Blog: Export-import relations between Ukraine and the EU: the impact of war on trade and GDP
April 26, 2023

Blog: Export-import relations between Ukraine and the EU: the impact of war on trade and GDP

The accelerated globalisation faced by countries all over the world significantly affects the role of foreign economic activity as one of the important macroeconomic factors in the development of a modern economy. The benefits of international trade have been known for a long time, contributing to economic development, stimulating efficiency, and making it possible to benefit from participation in the international division of labour.

Export and import are an integral part of international trade. These indicators have a significant impact on a country’s GDP, both in absolute terms and per person, and therefore on the standard of living of every resident of the country. Currently, events are taking place in Ukraine that dramatically affect export and import indicators, and the structure of international trade, which significantly affects the country’s GDP. EU member states remain Ukraine’s permanent and main partners in the foreign market, and the start of a full-scale invasion has had a significant impact on us and our partners.

Analysis shows that export indicators in the main sectors of the Ukrainian economy in the period after February 24, 2022, decreased by 39.0%. [1]

Figure 1 – Main export industries (data:

The main reasons for the decline in exports are:

1. Disruption of logistics

2. Destruction of enterprises – 422 enterprises have been completely or partially destroyed.

3. Disruption of relations between product manufacturers

More than half of Ukrainian exports in 2022 were sold to EU countries. Eight months into the full-scale invasion, the EU’s share reached 62%. In total, in 2022, Ukraine exported products worth more than $44 billion. Of these, goods worth almost $28 billion dollars were sold to the European Union. Ukraine’s largest export revenue came from exports to Poland, worth $6.6 billion. The growth of exports to Europe is due to the fact that in 2022, the EU cancelled customs duties on goods from Ukraine and introduced “visa-free transport”.

Figure 2 – Ukraine’s main EU export partners (data:

Imports have declined significantly since the start of the full-scale invasion across all industries. Traditionally, the largest volumes of imports were mineral products ($1.19 billion), namely mineral fuel, oil and products of its processing. Moreover, the drop in fuel imports compared to the last pre-war July amounted to only a few percent, because the demand for fuel remained, despite the severance of relations with Belarus and Russia, and with the damage to Ukrainian oil refineries, the country had to look for additional supplies from the European Union. The second main category of imports, however, “Machines, equipment and methods; electrotechnical equipment” recorded a year-on-year decrease in volume of almost half. [1]

Figure  3 – The main fields of import (data:

One of the main factors affecting GDP is the export and import of goods. Currently, Ukraine’s GDP has decreased significantly, but not as much as could have been feared, given the loss of productive territory, war damage, disruption of economic supply chains, and human displacement. The last year before the invasion, 2021, was very successful for the economy of Ukraine. In 2022, the economy fell by 30.4%. Usually, during wars or revolutions, countries suffer considerable losses. During the Arab Spring, the economies of Libya and Egypt were reduced immediately for a decade, both in terms of living standards and in terms of economic income. [2]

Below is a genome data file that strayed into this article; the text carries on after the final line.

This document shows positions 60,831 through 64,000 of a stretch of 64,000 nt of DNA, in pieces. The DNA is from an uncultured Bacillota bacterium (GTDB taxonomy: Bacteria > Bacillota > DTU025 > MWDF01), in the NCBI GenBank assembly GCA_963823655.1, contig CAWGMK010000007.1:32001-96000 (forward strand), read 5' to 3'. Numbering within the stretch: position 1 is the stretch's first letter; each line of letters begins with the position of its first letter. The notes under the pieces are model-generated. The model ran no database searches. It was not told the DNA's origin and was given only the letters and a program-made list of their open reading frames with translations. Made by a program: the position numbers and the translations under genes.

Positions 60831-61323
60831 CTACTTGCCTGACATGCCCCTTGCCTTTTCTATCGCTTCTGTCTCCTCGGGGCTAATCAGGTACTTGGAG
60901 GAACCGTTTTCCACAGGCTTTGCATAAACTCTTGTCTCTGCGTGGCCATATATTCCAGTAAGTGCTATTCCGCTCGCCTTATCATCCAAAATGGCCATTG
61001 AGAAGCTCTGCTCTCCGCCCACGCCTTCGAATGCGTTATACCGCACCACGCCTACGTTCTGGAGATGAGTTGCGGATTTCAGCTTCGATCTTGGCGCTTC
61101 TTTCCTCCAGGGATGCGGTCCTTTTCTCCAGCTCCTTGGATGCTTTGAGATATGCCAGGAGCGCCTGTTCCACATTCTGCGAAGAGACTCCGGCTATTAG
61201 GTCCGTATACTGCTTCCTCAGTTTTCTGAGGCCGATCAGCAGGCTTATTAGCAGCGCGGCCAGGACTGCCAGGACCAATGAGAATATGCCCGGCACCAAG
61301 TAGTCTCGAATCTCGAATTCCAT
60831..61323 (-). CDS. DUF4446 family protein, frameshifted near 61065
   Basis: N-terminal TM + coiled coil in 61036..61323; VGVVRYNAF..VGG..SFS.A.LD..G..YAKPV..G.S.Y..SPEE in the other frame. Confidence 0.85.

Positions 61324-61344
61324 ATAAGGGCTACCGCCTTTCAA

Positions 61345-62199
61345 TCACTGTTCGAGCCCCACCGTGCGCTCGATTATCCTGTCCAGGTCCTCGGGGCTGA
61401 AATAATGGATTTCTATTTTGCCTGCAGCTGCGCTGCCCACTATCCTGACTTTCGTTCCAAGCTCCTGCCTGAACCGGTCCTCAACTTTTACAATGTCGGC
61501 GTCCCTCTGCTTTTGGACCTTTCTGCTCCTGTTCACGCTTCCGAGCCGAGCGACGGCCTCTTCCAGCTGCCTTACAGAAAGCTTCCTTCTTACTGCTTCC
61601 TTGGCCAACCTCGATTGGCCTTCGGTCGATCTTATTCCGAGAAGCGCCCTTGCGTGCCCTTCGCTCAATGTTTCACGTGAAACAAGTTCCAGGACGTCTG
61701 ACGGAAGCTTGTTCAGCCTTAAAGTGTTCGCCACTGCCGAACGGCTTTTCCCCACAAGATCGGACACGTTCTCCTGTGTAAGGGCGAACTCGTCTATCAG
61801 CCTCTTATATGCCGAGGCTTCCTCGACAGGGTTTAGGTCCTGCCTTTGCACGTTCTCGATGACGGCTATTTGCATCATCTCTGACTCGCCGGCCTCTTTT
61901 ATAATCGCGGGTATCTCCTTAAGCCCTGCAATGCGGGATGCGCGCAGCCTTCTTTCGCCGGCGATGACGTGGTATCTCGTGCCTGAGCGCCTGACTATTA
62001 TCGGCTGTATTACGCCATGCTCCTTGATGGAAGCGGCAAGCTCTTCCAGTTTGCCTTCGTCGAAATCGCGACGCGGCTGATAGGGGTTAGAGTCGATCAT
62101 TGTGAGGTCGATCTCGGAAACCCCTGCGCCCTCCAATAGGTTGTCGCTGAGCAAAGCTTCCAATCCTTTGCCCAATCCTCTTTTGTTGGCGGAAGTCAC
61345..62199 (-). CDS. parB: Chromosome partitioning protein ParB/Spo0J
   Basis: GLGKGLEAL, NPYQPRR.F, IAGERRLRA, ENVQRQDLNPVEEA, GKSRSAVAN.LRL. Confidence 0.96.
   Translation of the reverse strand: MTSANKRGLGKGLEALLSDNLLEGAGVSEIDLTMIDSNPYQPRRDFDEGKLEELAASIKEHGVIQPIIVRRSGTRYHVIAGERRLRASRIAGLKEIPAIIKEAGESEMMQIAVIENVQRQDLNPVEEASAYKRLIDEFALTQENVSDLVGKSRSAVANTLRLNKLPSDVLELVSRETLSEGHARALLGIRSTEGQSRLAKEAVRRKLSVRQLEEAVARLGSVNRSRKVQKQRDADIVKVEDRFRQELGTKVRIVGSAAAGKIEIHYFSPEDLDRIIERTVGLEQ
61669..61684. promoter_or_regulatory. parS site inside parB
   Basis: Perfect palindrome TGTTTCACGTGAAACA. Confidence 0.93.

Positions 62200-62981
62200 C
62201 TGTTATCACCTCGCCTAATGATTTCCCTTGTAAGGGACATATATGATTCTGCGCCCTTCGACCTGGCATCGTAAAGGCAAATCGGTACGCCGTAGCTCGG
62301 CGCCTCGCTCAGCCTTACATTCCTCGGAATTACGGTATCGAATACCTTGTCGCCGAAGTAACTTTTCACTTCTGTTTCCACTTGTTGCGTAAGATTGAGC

Figure   4 – Changes in Ukraine’s GDP during crisis periods (data:

Of all the kinds of foreign economic activity, foreign trade has the most direct impact on GDP, the final effect of which is determined by net exports. The factors of an open economy are exports and imports. This means that the reduction of exports and imports in monetary terms leads to a decrease in the indicators of net exports and, accordingly, the indicators of the GDP of our country.

The decrease in Ukrainian exports reduces the GDP of our country. But 70% of our economy is occupied by the service sector, especially IT (45% of the country’s total export of services), which has continued to work during the war, exporting services, but was unable to increase them (in 2021, the indicator in monetary terms was 37%, and in the results of 2022 – 35%). Even if the war continues, GDP will not fall completely.

Imports represent expenditures by individuals or firms on goods and services produced in other countries. They also mean that a certain proportion of our spending on consumer and investment goods leaves Ukraine and contributes to the GDP of the exporting countries. Therefore, the decrease in imports to Ukraine does not affect the GDP of our country, but that of the exporting countries (that is, countries that import goods to us).

From this, we understand that a full-scale invasion affects not only the GDP of our country but also our partner countries. It is not yet fully felt by other countries, but if the full-scale invasion continues, it will be felt by the population of partner countries through a reduction in GDP per capita.


  1. Foreign Trade of Ukraine – [Electronic resource]. – Access mode:
  2. Gross domestic product of Ukraine – [Electronic resource]. – Access mode:
  3. Ukrainian exports to EU countries – [Electronic resource]. – Access mode: 

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